France’s Charlie Hebdo launches ‘irreverent’ youth essay contest

Agence France-Presse

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'We want... to help youths to let go of their inhibitions at an age when everything is still possible'

ESSAY CONTEST. A commuter picks up a copy of French satirical magazine Charlie Hebdo at a newsstand in Paris, February 25, 2015. File photo by Ian Langsdon/EPA

PARIS – Charlie Hebdo, the French satirical weekly attacked by jihadists in January 2015, announced an annual essay contest on Monday for 12-to-22-year-olds.

“We want madness, originality, irreverence,” said Russian-born novelist Iegor Gran, a contributor to Charlie Hebdo who is spearheading the contest.

“We can’t let the dreary have the monopoly over French literature,” he told French radio.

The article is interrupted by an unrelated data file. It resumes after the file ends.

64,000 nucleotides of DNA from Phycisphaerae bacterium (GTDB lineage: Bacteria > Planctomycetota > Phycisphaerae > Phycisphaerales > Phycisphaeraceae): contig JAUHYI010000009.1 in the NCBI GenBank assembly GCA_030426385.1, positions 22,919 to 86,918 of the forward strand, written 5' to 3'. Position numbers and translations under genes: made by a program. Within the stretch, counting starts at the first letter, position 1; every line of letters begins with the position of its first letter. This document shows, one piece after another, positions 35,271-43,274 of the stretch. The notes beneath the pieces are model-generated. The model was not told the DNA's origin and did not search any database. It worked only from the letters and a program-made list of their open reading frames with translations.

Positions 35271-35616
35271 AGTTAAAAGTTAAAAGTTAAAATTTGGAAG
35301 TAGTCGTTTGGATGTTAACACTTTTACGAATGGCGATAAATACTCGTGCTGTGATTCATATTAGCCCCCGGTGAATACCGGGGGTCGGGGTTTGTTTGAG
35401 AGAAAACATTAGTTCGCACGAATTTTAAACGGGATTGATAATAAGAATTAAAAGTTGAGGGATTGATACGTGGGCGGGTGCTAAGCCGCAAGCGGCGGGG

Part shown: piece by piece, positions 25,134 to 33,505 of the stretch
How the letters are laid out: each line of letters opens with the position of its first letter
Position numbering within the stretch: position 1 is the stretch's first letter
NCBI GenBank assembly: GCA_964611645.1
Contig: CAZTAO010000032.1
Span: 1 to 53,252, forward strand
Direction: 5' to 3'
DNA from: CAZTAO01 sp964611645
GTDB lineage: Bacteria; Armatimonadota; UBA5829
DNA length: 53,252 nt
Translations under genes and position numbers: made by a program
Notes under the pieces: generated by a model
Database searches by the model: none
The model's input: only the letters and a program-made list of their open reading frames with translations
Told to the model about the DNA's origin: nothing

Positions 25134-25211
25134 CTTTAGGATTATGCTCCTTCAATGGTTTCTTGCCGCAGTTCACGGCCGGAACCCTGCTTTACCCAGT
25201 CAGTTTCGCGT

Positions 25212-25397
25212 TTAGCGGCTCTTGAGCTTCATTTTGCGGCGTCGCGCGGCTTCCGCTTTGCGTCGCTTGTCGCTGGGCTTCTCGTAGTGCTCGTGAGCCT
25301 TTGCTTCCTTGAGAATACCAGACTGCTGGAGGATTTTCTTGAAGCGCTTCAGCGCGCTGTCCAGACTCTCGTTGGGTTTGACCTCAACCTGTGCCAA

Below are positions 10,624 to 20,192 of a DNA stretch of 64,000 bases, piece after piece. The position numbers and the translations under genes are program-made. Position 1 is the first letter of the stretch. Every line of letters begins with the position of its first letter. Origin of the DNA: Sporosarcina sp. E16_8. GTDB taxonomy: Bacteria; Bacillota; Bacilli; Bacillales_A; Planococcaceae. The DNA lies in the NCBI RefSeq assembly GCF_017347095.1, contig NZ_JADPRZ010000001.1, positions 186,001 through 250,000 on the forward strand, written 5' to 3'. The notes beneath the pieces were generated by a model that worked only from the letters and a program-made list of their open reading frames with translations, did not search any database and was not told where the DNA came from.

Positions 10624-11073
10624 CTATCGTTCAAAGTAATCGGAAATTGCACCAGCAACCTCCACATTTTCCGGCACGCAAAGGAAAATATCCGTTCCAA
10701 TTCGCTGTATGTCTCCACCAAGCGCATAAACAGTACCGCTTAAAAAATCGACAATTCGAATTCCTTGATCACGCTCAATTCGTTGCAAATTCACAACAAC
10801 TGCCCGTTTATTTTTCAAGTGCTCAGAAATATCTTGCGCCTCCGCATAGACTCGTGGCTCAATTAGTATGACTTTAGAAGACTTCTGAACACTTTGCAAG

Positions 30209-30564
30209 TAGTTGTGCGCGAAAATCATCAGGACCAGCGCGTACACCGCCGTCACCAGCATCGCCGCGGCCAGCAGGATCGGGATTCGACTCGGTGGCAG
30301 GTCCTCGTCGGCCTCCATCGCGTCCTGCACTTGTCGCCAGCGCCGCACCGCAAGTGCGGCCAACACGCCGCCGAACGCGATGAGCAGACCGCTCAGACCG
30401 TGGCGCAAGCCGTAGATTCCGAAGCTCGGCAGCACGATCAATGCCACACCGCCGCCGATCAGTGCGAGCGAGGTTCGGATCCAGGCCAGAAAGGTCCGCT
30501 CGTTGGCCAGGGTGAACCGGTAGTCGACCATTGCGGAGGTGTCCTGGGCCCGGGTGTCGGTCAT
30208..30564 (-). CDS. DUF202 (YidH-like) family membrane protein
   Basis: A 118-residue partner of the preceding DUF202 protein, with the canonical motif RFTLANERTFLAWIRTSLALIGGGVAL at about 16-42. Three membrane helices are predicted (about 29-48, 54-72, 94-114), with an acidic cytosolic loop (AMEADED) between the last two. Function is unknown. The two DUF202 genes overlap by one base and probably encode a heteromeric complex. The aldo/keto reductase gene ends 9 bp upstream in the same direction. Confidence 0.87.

Charlie Hebdo editor Laurent Sourisseau told Monday’s Le Parisien daily that after the magazine was attacked on January 7, 2015, leaving 12 dead, “we received a lot of drawings from young people, many of them spontaneous, with a very free spirit.”

He said the Charlie Hebdo Literary Prize would be a way “to continue the dialogue between this generation and Charlie, a newspaper that many people discovered at the time of the attacks.

“Charlie is a paper that dares. We want… to help youths to let go of their inhibitions at an age when everything is still possible,” he added.

The contest, whose inaugural theme is “What if the baccalaureate was replaced by…” is open to all French speakers aged 12 to 22 in any country.

The baccalaureate is the exam taken at the end of secondary school.

Charlie Hebdo journalists and cartoonists will judge the submissions, which are to be no more than two pages, with prizes of 1,000 euros ($1,100) for each of 3 winners.

Charlie Hebdo had been a target for jihadists since publishing Prophet Mohammed cartoons in 2006 and its offices were firebombed in 2011. – Rappler.com

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